Hogan: Baseball in slavery times

From SABR member Larry Hogan at The National Pastime Museum on February 9, 2015:

The always-provocative and challenging Albert Murray tells us that it is important we understand how we view—actually too frequently miss view—the history of slavery. He holds that the experience of slavery in the United States is far too complex to simply see it as a time when a stigma was attached to its victims that carried into freedom times. Murray notes that

Much is forever being made of the deleterious effects of slavery on the generations of black Americans that followed. But for some curious reason, nothing at all is ever made of the possibility that the legacy left by the enslaved ancestors of blues-oriented contemporary U.S. Negroes includes a disposition to confront the most unpromising circumstances and make the most of what little there is to go on, regardless of the odds—and not without finding delight in the process or forgetting mortality at the height of ecstasy. Still there is a lot of admittedly infectious exuberance, elegance and nonsense to be accounted for.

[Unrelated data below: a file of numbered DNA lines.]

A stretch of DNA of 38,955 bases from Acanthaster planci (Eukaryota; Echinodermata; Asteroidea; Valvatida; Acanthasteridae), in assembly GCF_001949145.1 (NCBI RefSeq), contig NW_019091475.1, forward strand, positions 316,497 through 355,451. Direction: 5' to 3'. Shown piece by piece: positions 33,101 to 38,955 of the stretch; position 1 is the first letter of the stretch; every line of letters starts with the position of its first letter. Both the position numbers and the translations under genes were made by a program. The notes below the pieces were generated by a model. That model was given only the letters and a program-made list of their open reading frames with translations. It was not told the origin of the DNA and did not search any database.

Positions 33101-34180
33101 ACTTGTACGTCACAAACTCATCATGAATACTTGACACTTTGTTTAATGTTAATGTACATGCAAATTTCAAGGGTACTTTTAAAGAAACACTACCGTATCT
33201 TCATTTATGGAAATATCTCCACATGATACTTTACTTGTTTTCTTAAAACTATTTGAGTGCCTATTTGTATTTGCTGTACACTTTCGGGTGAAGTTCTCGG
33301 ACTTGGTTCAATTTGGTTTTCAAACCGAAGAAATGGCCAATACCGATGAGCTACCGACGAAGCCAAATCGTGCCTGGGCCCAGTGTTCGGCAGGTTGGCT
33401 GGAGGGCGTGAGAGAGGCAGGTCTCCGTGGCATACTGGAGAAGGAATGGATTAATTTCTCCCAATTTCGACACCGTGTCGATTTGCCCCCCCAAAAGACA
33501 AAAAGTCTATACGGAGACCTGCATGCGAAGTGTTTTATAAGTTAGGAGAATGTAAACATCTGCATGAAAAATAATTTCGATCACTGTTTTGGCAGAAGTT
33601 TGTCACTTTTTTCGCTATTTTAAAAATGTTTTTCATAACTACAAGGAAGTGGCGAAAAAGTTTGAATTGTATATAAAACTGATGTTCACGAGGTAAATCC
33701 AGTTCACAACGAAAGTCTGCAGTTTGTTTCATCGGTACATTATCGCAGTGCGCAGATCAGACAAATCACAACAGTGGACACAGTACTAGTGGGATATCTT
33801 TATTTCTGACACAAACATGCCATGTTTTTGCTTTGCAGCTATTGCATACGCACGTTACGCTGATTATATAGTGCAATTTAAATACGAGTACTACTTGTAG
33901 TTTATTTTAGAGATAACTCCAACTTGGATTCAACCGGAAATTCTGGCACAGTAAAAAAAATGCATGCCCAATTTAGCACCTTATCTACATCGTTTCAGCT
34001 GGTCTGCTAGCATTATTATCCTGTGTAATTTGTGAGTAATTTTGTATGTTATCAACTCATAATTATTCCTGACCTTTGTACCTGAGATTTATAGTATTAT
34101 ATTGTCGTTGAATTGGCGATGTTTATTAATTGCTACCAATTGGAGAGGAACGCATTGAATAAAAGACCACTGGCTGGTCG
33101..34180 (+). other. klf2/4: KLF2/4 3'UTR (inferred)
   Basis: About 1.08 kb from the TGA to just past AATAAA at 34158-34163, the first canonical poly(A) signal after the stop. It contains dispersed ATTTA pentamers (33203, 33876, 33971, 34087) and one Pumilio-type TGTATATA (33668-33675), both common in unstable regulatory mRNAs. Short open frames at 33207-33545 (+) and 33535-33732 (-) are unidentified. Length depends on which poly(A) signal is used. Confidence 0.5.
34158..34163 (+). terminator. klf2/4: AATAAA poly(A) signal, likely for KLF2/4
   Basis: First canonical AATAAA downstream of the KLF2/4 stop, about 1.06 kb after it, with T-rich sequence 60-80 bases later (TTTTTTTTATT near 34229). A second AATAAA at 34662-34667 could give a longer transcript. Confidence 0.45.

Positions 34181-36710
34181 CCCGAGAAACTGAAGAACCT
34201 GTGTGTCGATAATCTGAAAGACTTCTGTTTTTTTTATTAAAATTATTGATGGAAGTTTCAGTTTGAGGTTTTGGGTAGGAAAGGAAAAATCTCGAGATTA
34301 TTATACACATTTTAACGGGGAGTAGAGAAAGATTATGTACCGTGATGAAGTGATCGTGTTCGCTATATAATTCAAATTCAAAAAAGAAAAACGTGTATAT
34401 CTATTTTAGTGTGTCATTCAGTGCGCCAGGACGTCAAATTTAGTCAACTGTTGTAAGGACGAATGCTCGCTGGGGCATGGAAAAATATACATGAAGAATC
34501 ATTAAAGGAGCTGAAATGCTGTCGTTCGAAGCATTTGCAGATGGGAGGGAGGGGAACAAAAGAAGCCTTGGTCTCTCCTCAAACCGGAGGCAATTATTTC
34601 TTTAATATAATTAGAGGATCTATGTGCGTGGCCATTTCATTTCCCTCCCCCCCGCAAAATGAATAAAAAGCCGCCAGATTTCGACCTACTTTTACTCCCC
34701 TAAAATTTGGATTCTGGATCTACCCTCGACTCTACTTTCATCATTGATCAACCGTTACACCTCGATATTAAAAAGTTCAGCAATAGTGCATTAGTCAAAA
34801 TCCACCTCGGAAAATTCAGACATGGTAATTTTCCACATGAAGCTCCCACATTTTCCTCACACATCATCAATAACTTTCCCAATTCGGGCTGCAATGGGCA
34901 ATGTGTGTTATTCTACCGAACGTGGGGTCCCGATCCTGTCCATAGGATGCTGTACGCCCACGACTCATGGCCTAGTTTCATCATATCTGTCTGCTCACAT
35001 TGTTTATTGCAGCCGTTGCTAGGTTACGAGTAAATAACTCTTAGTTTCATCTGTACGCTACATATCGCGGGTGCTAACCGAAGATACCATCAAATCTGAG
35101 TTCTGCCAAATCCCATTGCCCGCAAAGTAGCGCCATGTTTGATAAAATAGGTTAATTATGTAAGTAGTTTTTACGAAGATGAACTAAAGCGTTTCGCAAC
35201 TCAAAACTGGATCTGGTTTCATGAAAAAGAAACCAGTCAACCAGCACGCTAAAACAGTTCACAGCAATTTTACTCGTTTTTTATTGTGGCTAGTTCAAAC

Part of that accounting for goes back to baseball fields occupied by black players who were present during the creation moments of our National Pastime. Today, a version of that creation game is played by suburban males in New Jersey fascinated with what baseball was when it was first played in America. They have given it a name, “Vintage Baseball,” that smacks of fine wine. In the time of its origins, baseball’s various versions were subsumed under the name “town ball.” Those who play this game get “plugged” out with a thrown ball rather than tagged out. Running to any available base to avoid the plug seems an odd thing to be doing to those who have played baseball for as long as they can remember. If called for, and sometimes even if not, the base runner turns into an outfield runner with a fielder in hot pursuit. The fielder tries to chase down the seemingly errant runner while keeping an eye on the errant one’s teammate, who might be poised to advance a base or two. There are no foul balls—anything that is hit is in play.

Read the full article here: http://www.thenationalpastimemuseum.com/article/baseball-slavery-times

Originally published: February 9, 2015. Last Updated: February 9, 2015.